Fintech is becoming mainstream in facilitating transactions. Blockchain technology, from its humble beginning as a decentralised encrypted form of record keeping has moved to the mainstream. The advent of cryptocurrencies as a result of blockchain technology is a more novel Fintech development. Based on similar technology, hundreds of cryptocurrencies are being created and traded. Bitcoins are by far the most popular cryptocurrency, but many others exist. The popular “coins” fluctuate dramatically in “prices”, where realised and unrealised gains are being made by coin-holders.
The economic substance of cryptocurrencies give them value, but to date the law has not definitively defined this substance. The difficulty is that the transfer of value between the parties involves the transfer of a unique digital file that in itself has no intrinsic value. Regulating cryptocurrency is a difficult task for regulators, as the definition of “cryptocurrency” and which aspect requires regulation are not settled. At the moment, there is no clear and authoritative definition of cryptocurrency, making it difficult for regulators to control and monitor activities. This difficulty exists at two levels: initial coin offerings (ICO) that brought the cryptocurrency into existence and trading in the cryptocurrencies themselves.
Researcher: Professor Julie Cassidy, Dr Man Huang Alvin Cheng, Dr Eva Huang and Mr Toan Le.
One of the major tax policy measures in the 2017 PNG Government Budget is the proposal to increase the taxable component of employer provided housing benefit. The Government argues that this measure was considered on horizontal equity grounds, as the housing allowance received in cash is taxed in full, while the value of employer provided accommodation is taxed at concessional rates. However, the government is also convinced that the prescribed values of employer provided accommodation have been, on the one hand, very low and stagnant. While on the other hand, the actual values of employer provided accommodation, especially in major cities around PNG, have been steadily increasing thereby enhancing the total compensation of employees. The government was therefore convinced that potentially large amounts of revenue could be raised from the revised housing benefit tax rule.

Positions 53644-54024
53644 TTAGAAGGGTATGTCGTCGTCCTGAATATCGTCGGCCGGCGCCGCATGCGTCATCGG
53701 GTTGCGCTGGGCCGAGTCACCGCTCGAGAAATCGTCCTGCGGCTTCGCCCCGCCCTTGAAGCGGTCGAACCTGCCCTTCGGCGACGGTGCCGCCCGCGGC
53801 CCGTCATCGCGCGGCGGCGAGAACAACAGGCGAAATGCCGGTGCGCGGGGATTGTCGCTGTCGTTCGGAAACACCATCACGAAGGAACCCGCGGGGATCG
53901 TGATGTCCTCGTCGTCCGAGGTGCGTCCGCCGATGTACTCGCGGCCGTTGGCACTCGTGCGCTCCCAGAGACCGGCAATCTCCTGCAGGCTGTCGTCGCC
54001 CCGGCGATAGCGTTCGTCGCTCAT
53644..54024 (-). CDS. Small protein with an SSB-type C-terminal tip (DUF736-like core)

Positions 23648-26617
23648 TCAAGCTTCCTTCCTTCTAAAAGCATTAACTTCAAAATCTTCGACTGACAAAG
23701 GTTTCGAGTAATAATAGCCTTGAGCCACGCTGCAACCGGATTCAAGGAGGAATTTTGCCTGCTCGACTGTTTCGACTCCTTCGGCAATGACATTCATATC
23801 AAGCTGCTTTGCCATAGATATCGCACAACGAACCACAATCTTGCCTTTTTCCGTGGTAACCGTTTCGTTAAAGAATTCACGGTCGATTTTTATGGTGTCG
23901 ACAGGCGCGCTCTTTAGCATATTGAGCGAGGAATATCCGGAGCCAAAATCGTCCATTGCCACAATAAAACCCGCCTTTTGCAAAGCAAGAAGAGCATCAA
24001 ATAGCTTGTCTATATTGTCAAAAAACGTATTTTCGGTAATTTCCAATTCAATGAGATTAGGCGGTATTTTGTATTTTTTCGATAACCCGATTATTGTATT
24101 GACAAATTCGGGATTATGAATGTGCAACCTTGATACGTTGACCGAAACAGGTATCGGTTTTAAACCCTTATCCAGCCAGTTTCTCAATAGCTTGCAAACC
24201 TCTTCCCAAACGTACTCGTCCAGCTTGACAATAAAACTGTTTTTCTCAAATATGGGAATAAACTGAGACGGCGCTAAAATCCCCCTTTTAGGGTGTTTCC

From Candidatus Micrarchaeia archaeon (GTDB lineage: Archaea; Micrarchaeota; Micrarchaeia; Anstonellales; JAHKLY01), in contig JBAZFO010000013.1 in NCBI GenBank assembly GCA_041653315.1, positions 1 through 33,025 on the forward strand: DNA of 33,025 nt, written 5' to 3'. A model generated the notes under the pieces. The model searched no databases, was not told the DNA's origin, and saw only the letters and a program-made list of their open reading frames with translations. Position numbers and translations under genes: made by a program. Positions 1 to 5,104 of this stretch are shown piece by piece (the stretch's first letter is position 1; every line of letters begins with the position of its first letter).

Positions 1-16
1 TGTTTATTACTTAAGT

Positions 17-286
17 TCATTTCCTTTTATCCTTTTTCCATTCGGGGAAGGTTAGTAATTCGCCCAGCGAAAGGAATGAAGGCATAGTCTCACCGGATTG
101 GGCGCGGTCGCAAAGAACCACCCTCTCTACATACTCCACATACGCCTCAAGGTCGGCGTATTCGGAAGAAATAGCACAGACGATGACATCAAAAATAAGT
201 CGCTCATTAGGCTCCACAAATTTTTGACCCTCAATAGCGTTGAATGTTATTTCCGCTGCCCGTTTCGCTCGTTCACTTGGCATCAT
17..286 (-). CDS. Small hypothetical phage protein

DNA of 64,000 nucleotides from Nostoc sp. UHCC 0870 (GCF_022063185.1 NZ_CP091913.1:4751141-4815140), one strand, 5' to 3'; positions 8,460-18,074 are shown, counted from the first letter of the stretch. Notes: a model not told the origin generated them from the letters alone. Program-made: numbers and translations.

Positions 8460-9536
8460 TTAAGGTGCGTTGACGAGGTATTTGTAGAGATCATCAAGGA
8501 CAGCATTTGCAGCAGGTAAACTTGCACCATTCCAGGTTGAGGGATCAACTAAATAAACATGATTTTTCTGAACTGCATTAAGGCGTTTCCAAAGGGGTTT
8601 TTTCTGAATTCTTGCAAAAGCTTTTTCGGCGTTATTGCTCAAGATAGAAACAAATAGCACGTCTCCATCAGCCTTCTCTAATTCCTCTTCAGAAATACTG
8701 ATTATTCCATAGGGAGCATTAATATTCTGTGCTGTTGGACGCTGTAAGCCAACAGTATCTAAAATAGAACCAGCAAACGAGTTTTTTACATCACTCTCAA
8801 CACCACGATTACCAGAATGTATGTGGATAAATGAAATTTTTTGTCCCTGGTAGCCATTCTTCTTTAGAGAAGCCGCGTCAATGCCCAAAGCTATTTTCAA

The aim of this study is to empirically measure and assess the dimensions that influence the public’s perceptions with regards to increasing the taxable component of the housing benefits tax (HBT). The results of this study indicate the policy significance of doing so. Clearly the HBT has implications for the fairness of the overall tax system in light of the larger issue of housing affordability in PNG and sustainable wages growth. If the lack of housing, and then the income of citizens prevents them from obtaining housing, an increase in the HBT could have a detrimental effect on taxpayer confidence. The alignment of the tax treatment of both the housing benefit per se and the housing allowance is certainly recommended. Evidence suggests that the divergence between the two has the potential to result in abuse. It is suggested that perhaps the government should change the eligibility criterion for employer provided housing by limiting it to executives or more senior officers, whose employment packages may include housing as an employment fringe benefit.
Researcher: Ken Devos, Francis Odhuno, Mehmet Ozmen and Thomas Wangi
An Assessment of the Code of Professional Conduct under the TASA 2009 - six years on